Senate Dems focus ire on House GOP

Senate Democrats on Friday took aim at the Republican majority on the other side of the Capitol, blasting the GOP on a range of issues.

Sen. Barbara BoxerBarbara BoxerCruz fouls out in Indiana Carter pledges probe of sex assault testimony Senate panel backs B water bill with Flint aid MORE (D-Calif.), the chairwoman of the Environment and Public Works Committee, hit Rep. Fred Upton (R-Mich.), her counterpart in the House, over his stated intention to weaken the Environmental Protection Agency.

Boxer also voiced her discontent over a change in House rules enacted on Wednesday that will allow federal money normally allotted to building roads to be used for other purposes. 

Boxer’s criticism was notable in that she did not invoke the name of any members of the Senate and instead just hammered at Upton, the new chairman of the House Energy and Commerce Committee.

Other Senate Democrats, including Conference Vice Chairman Charles SchumerCharles SchumerRyan goes all-in on Puerto Rico Cruz's dad: Trump 'would be worse than Hillary Clinton' With Ryan’s blessing, lawmakers press ahead with tax reform talks MORE (N.Y.), Majority Whip Dick DurbinDick DurbinLobbying World Judiciary Dems seek hearing on voting rights Elizabeth Warren stumps, raises funds for Duckworth MORE (Ill.) and Sen. Debbie StabenowDebbie StabenowWill Republicans put up more bureaucratic obstacles to healthy kids? Let’s stand with retired military leaders to get healthy school meals over the finish line Dem senators: Slash executive pay at pension plans seeking benefit cuts MORE (Mich.) also held a joint press conference earlier in the day to chide House Republicans for “already spending millions more than they want to cut.”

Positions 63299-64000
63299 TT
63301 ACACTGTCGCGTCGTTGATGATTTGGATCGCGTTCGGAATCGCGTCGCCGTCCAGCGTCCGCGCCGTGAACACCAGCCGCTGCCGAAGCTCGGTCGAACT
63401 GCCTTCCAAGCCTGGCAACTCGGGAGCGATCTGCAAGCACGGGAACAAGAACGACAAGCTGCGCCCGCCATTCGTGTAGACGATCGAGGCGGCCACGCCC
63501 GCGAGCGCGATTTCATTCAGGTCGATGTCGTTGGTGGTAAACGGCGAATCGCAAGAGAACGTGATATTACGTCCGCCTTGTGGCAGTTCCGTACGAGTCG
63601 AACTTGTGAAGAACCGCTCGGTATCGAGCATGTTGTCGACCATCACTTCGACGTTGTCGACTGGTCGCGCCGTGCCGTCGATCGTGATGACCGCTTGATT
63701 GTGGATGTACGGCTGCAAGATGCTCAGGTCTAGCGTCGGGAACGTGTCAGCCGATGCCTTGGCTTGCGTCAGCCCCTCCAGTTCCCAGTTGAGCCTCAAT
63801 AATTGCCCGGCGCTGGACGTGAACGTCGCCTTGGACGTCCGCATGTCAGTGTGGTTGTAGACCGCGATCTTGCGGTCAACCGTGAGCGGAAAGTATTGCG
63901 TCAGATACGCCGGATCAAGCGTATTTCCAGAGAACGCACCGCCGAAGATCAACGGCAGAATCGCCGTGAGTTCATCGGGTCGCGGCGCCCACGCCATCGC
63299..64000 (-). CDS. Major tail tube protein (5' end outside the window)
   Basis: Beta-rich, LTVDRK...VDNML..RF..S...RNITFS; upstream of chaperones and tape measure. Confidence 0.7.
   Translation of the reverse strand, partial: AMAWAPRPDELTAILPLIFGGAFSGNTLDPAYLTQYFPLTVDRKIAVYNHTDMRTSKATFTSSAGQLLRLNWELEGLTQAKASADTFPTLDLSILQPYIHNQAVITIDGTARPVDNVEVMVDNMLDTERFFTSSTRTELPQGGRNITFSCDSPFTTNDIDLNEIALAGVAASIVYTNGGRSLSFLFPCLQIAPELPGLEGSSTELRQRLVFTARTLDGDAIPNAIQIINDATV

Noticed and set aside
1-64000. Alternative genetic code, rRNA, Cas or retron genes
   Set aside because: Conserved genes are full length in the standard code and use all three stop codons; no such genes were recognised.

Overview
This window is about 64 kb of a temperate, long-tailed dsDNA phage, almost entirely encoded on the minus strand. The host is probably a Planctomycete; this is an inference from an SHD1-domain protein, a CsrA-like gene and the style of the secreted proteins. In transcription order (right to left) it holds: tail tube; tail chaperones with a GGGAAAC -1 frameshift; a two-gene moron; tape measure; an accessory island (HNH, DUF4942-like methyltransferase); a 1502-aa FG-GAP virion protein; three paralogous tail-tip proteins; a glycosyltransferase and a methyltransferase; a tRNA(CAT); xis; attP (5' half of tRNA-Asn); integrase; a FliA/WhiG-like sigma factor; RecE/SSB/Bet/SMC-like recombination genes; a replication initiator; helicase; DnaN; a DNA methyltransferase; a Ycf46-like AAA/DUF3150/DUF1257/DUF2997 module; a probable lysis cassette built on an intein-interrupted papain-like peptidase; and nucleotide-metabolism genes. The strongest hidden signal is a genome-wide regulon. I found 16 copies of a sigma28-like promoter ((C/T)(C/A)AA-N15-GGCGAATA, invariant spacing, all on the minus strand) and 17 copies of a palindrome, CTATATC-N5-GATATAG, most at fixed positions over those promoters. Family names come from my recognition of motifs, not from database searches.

The criticism from Senate Democrats suggests concern about the new GOP majority, and reflects the changing power in Washington.

House Republicans this week have also expressed concern about the Senate, where Democrats continue to hold a majority. Republicans can expect a number of the bills they pass, such as a repeal of the healthcare law, to die in the Senate.

House Majority Leader Eric CantorEric CantorWis. Republican launches long-shot bid to oust Ryan Republicans who vow to never back Trump NRCC upgrades 11 'Young Guns' candidates MORE (R-Va.) in a press conference this week warned the Senate that it would “have to answer to the American people” if it served as a “cul-de-sac.”

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